The maximum child- and dependent-care credit is $1,200.
Workers older than 65 who do not have a qualifying child are not eligible for the Earned Income Tax Credit.
There is no tax credit for first-time homebuyers. There's also no tax credit for renters.
Donald Trump: Require a dependent to have a Social Security number to be eligible to be claimed for the $500 other dependent credit. Require a taxpayer to have a Social Security number to claim both the CTC and the $500 other child dependent credit.
Extend the $2,000 CTC enacted by the TCJA that is scheduled to expire after 2025.
Joe Biden: Raise the CTC to $8,000 for one child and $16,000 for two or more children for taxpayers with income up to $125,000 per year. The credit phases out for income between $125,000 and $400,000 per year.
Expand the EITC to workers older than 65 who do not have a qualifying child.
Enact a $5,000 tax credit for family caregivers of people who have certain physical and cognitive needs.
Enact a refundable, advanceable tax credit of up to $15,000 for first-time homebuyers.
Enact a renter’s tax credit, designed to reduce rent and utilities to 30% of income for low-income individuals and families who make too much money to qualify for a Section 8 voucher.
In next blogpost, we will compare their plans on Education Estate and Gift Taxes.
Individual tax rate
Current law: The top marginal tax rate is 37% for income over $518,400 for individuals and $622,050 for married couples filing jointly.
Rates are scheduled to increase to pre-Tax Cuts and Jobs Act of 2017 (TCJA) amounts after 2025.
Donald Trump: Enact a 10% middle-class tax cut, which reportedly could include lowering the 22% marginal tax rate to 15%. For 2020, the 22% marginal tax rate applies to income over $40,125 for individuals and $80,250 for married couples filing jointly.
Extend the individual rates enacted by the TCJA that are scheduled to expire after 2025.
Joe Biden: Raise the top marginal tax rate to the pre-TCJA rate of 39.6% for income over $400,000.
Current law: The top tax rate for capital gains and qualified dividends is 20% for income over $441,450 for individuals and $496,600 for married couples filing jointly. In addition, there is a 3.8% net investment income tax.
Donald Trump: Index capital gains for inflation.
Reduce the capital gains tax rate.
Enact a capital gains tax holiday that eliminates capital gains taxes for a yet-to-be-identified period.
Joe Biden: Remove the preference for capital gains and qualified dividends for income over $1 million by taxing them at ordinary rates.
The net investment income tax remains.
In next blogpost, we will compare their plans on Deductions and Tax Credits.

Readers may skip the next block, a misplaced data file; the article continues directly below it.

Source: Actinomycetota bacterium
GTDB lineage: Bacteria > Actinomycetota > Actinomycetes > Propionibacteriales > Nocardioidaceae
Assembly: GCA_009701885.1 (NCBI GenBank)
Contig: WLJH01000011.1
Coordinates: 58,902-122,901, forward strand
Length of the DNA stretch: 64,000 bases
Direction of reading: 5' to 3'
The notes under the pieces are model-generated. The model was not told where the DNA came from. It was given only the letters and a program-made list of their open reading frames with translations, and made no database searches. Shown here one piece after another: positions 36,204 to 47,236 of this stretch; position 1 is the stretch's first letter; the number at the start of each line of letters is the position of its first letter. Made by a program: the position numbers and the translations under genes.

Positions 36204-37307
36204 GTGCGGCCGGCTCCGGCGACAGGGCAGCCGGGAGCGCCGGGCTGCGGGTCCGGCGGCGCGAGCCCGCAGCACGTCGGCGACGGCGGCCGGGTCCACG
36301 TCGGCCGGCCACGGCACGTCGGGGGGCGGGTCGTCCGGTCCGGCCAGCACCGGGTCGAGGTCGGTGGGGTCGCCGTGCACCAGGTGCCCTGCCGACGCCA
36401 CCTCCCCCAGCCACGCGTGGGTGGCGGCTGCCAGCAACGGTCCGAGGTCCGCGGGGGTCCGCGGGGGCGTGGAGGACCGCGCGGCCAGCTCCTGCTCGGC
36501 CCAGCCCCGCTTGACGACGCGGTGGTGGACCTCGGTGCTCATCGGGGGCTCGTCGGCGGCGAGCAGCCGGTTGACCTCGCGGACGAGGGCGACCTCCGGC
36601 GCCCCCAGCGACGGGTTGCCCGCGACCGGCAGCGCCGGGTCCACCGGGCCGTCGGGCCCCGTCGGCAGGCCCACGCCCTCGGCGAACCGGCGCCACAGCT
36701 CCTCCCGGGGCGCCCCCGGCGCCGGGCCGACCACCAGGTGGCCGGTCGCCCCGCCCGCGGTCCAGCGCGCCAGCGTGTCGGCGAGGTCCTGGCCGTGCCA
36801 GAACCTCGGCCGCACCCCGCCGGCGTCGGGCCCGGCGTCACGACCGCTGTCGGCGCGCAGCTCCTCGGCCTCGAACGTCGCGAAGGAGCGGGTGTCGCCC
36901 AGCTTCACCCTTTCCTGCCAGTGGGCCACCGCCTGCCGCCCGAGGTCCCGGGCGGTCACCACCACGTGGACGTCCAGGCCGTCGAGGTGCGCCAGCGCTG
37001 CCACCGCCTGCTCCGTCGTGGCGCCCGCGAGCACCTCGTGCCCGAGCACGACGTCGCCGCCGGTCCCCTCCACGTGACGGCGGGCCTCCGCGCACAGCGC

Q. What are the two conflicting objectives of an index universal life product?
A. An indexed universal life product provides premium flexibility as well as death benefit flexibility, it has two broad categories of objectives, which as illustrated below, have natural conflicts.
The first objective is to pay as little in premium as possible in order to get desired death benefit. Some IUL policies have a death benefit that is guaranteed for a certain number of years as long as the consumer pays the "minimum no-lapse" premiums. There could be lower cost insurance options than IUL, for example, term life or guaranteed universal life (Perm Term" as I call it. However, with IUL, consumers may choose to pay higher premiums because it provides the death benefit protection AND the ability to accumulate cash value that can be accessed for various reasons such as emergencies, education expenses, retirement funds, etc.
The second objective is what most people purchase IUL for. Consumers with this objective have a strong focus on cash value growth and want to minimize the cost of insurance charges which will eat out cash values. This objective is to generate enough cash value in the policy so that the policy holders can take out policy loans against the policy later - usually tax free.
Q. Which takes precedence: will or life insurance beneficiary designation?
A. Most people think an updated Will is all they need. However, your will or trust will NOT override what is named in the beneficiary designation on a life insurance policy, annuity, or retirement account (IRA or 401k).
Beneficiary designations takes precedence.
Regardless of your current relationship status with the beneficiary on record, and regardless of how your current will reads, the proceeds from life insurance policy will be paid to the latest person named in the beneficiary designation!
Life insurance illustrations can be a useful tool to show how a product works. However, when it is used as a comparison tool to show which product from different insurance carriers is the best, there is a common mistake consumers usually make.
People usually look at the current assumptions in the illustration and pick the product with the highest rate. Here is why this could be a mistake.